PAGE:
Toronto residents light up the holidays with charity

Opinion Dec 21, 2017 East York Mirror

Today, being Dec. 21, marks the shortest day of the year - the winter solstice.

But walk anywhere throughout our city this long night and you will not find a shortage of light to be had.

The world is aglow both on the outside on houses, front porches and trees, and on the inside from Christmas trees, holiday ornaments and Menorahs.

In this longest night of the year, light seems most appreciated.

Hanukkah, after all is by definition, the Jewish festival of lights.

And Christmas, celebrated on Dec. 25, is about the birth of Jesus Christ whom Christians believe is “the Light of the world.”

It seems fitting, then, in this holiday season of light, we turn the spotlight on some of our fellow city residents who are metaphorically helping to light up the lives of those who are in need (these stories can all be found on our website at insidetoronto.com):

• Rotary Etobicoke launches third annual hockey drive for First Nations kids. Last year, they hauled in an “absolutely crazy” collection tally of 40,000 pounds of hockey equipment - and delivered it;

• Toronto's Jewish Family and Child Services’ Drive for Dreidels campaign is distributing 2,000 toys and gift cards;

• Volunteers with east-end Toronto’s annual Share-A-Christmas campaign are aiming to donate 850 hampers overflowing with food and toys;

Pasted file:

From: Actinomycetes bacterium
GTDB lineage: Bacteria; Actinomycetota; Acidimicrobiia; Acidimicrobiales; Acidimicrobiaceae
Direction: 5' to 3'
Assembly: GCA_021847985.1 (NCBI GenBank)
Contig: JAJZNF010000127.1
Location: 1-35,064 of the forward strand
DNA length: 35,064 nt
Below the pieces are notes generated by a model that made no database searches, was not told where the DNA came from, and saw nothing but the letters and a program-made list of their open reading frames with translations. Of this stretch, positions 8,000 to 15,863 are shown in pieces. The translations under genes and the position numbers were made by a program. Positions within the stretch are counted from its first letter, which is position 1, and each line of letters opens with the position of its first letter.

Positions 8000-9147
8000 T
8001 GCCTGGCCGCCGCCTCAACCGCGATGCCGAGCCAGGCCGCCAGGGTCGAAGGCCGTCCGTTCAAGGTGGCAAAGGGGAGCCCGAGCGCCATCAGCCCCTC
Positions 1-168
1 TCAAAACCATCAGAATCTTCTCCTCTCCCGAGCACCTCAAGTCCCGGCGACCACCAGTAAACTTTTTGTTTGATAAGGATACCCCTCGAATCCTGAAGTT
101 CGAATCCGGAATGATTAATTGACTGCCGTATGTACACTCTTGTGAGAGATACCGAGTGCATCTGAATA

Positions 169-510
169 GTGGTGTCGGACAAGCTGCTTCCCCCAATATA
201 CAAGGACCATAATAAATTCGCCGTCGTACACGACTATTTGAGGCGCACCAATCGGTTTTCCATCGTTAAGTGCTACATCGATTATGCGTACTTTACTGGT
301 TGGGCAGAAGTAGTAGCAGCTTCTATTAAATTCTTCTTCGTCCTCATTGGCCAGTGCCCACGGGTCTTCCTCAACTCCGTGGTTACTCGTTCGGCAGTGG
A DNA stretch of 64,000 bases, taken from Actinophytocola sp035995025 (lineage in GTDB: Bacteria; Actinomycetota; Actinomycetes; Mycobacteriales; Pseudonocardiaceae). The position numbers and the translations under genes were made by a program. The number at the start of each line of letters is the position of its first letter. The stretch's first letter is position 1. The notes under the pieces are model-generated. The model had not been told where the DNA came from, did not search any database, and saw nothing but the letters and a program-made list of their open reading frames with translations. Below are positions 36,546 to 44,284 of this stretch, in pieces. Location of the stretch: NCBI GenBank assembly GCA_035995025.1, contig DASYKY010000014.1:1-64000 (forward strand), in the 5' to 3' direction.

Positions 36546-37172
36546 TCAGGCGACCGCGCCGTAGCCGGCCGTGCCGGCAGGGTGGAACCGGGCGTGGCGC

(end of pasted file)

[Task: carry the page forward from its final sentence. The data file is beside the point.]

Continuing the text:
• Students in Humber College's School of Hospitality, Recreation and Tourism program weren’t content during the recent five-week teachers’ strike to just get together to pack and deliver lunches to homeless shelters and also organize a highly successful winter clothing drive. Recently, the students followed up by delivering 80 meals they made at their reopened college to various homeless shelters around the city;

• Shulman Law Firm P.C.’s recent food drive secured more than 900 pounds of food for North York Harvest Food Bank;

• Scarborough area mosques and cultural organizations are aiding local relief efforts in support of the Rohingya people. Adam Bholat of Jame Masjid Huzaifah recently returned from Bangladesh following a 10-day trip to deliver thousands of blankets and parcels of food for the refugees.

To slightly paraphrase Shakespeare: “How far that little candle throws his beams! So shines a good deed in a weary world.”

Happy holidays!

Toronto residents light up the holidays with charity

Community groups, businesses and students give selflessly this season: Our View

Opinion Dec 21, 2017 East York Mirror

Today, being Dec. 21, marks the shortest day of the year - the winter solstice.

But walk anywhere throughout our city this long night and you will not find a shortage of light to be had.

The world is aglow both on the outside on houses, front porches and trees, and on the inside from Christmas trees, holiday ornaments and Menorahs.

In this longest night of the year, light seems most appreciated.

Hanukkah, after all is by definition, the Jewish festival of lights.

And Christmas, celebrated on Dec. 25, is about the birth of Jesus Christ whom Christians believe is “the Light of the world.”

It seems fitting, then, in this holiday season of light, we turn the spotlight on some of our fellow city residents who are metaphorically helping to light up the lives of those who are in need (these stories can all be found on our website at insidetoronto.com):

• Rotary Etobicoke launches third annual hockey drive for First Nations kids. Last year, they hauled in an “absolutely crazy” collection tally of 40,000 pounds of hockey equipment - and delivered it;